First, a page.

One Percent From the One Percent


You’re walking to work one morning when a flurry of movement catches your eye: a small child is splashing in the shallow pond in the park by your house. But something looks a bit off—he’s not playing.

He’s drowning.

You glance around. Where are his parents? But aside from you, the park is empty.

Should you help this child? Is he your responsibility? Or should you hurry off to work, reluctant to get your dress shoes dirty?

So it is with helping those in extreme poverty, says Peter Singer, the utilitarian philosopher whose 1975 work Animal Liberation catapulted him into a 40-year career in the public spotlight. Since then he has written about our relationships with food, animals, and fellow human beings, both in philosophical journals and books meant for the general public.

Singer was on campus in October to speak about “effective altruism”—a movement emphasizing cost-effective philanthropy—and to kick-start two new Penn organizations: Giving What We Can and One For The World.

Giving What We Can, a local chapter of an international organization that has branches in 25 other US cities, aspires to build a Penn community committed to reducing global poverty effectively.

One for the World, started last year by Wharton MBA students Kate Epstein WG’14 and Josh McCann WG’14, aims to educate Wharton students and alumni about high-impact giving. Members pledge to donate 1 percent of their future income to the world’s most effective charities.

“For one, it’s practical—we’ll hardly miss it,” says group co-president Anita Hossain WG’15 “Ninety-nine percent of our starting salary is still a lot of money, and it’s a lot more than we’re making right now.”

“Second, it’s meaningful,” she adds. “Research has shown that 1 percent of the developed world’s income could eliminate extreme poverty forever.”

One for the World currently has about 45 pledges. Not all of them have begun giving, as some are still students, but “the commitments are there,” according to McCann. “We have an active student ambassador program, continuing outreach, and education events like the Professor Singer speech to try and increase participation.”

As the headliner for the groups’ debut, Singer argued that most of us, with what could barely qualify as a personal inconvenience, can make a difference for people in need.

“Here’s a minor premise: Extreme poverty is bad,” Singer began. More than 1 billion people don’t have enough income to meet their basic needs, subsisting on less than $1.75 a day. They lack access to education, safe drinking water, and basic healthcare services, and they die from diseases that scarcely exist in developed countries. “Clearly, extreme poverty has a huge negative impact on the lives of those who experience it.”

Meanwhile, he went on, citizens in developed countries often claim they aren’t wealthy enough with one breath, only to buy a morning coffee—often costing $1.75 or more—with the next.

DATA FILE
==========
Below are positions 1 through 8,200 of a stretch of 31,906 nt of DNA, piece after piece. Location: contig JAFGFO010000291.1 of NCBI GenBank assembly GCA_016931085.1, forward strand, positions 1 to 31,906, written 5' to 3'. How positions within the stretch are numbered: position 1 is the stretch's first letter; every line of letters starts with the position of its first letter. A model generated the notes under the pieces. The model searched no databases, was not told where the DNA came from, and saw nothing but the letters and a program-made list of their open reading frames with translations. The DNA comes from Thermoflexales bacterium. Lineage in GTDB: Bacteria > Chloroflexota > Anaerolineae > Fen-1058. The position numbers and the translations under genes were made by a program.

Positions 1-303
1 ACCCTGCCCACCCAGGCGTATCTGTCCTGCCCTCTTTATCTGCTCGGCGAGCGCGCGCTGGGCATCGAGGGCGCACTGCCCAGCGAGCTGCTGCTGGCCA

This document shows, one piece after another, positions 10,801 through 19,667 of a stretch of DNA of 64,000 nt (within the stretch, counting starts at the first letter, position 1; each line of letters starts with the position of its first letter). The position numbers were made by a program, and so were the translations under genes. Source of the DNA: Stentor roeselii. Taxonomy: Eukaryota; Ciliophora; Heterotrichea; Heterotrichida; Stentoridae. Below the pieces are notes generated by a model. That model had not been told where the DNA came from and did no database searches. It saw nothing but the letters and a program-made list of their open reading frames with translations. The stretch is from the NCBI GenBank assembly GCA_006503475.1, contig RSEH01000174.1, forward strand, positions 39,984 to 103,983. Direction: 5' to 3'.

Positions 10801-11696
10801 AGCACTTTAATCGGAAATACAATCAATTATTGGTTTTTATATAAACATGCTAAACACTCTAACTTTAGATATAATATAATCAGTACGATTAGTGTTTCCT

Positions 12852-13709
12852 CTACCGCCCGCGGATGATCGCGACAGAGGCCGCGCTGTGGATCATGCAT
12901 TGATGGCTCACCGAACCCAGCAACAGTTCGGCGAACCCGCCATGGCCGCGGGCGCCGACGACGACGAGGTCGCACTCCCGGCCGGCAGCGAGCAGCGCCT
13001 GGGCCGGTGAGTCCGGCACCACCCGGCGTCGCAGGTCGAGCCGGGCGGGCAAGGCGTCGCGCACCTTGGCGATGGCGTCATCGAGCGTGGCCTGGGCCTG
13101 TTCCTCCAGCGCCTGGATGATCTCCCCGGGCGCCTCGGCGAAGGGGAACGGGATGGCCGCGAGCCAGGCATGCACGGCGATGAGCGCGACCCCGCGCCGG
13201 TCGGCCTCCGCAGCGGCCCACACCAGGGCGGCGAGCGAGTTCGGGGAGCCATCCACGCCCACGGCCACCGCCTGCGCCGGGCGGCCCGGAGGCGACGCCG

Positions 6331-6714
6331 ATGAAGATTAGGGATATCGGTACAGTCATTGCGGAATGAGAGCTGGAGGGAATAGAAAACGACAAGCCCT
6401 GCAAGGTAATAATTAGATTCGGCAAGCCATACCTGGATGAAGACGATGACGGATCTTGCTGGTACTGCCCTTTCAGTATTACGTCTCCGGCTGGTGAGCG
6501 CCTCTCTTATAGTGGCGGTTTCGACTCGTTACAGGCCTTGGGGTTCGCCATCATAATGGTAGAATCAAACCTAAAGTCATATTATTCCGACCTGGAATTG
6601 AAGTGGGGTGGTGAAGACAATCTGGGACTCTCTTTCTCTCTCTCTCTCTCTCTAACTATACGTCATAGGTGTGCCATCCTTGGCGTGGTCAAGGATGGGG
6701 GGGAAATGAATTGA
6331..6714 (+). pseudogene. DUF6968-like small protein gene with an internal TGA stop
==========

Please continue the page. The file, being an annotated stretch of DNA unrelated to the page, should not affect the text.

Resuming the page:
Therefore we clearly have more than enough resources to do something, Singer proposed. “I’m not talking about eliminating extreme poverty, none of us can do that,” he added. “But … just as in the case of the drowning child, we can make a difference to one child. So at least that.”

Only that leads to the tricky part. Making a difference is a complex task. There are thousands of charities out there. Some are liable to spend your dollars on glossy brochures, rather than directing them to people in need. Worse still, global poverty is such an immense problem that your own contribution can seem futile.

This is where effective altruism comes in.

“We’ve had aid and charity for a long time,” Singer said, “but we haven’t until relatively recently really tried to be rigorous about working out what works and what doesn’t work, and what is the most cost-effective way of working to reduce poverty and improve global health.”

Organizations like GiveWell and Giving What We Can are at the forefront of this new empirical approach, which aims to maximize the number of lives saved per dollar spent. Giving What We Can assesses charities on the basis of whether they deliver measurable increases in human happiness and people’s control over their own lives. For example, when evaluating health charities, it generates a ratio for “quality-adjusted life years”—the number of extra years a person can live at full health—to dollar donated.

One for the World has partnered with Penn’s Center for High Impact Philanthropy, as well as GiveWell and Charity Navigator, another third-party nonprofit evaluator, to support data-backed organizations that focus on “reducing preventable deaths among people living on less than $1.25 per day.”

One method that has not been effective, Singer said, is relying on our government to do this humanitarian work. A mere 0.23% of the United States’ gross national income goes towards aiding developing countries, falling far short of the UN’s goal of 0.7%.

“We believe all members of our Wharton community are in extremely fortunate positions,” said McCann. “Creating a culture of considered, effective, and consistent giving among a group of people who will hold leadership positions across society is exciting and valuable.

“We’d like Wharton to be at the vanguard of a movement to have future leaders accept increased responsibility for resolving the most galling and needless suffering in
the world.”

—Phoebe Low C’17
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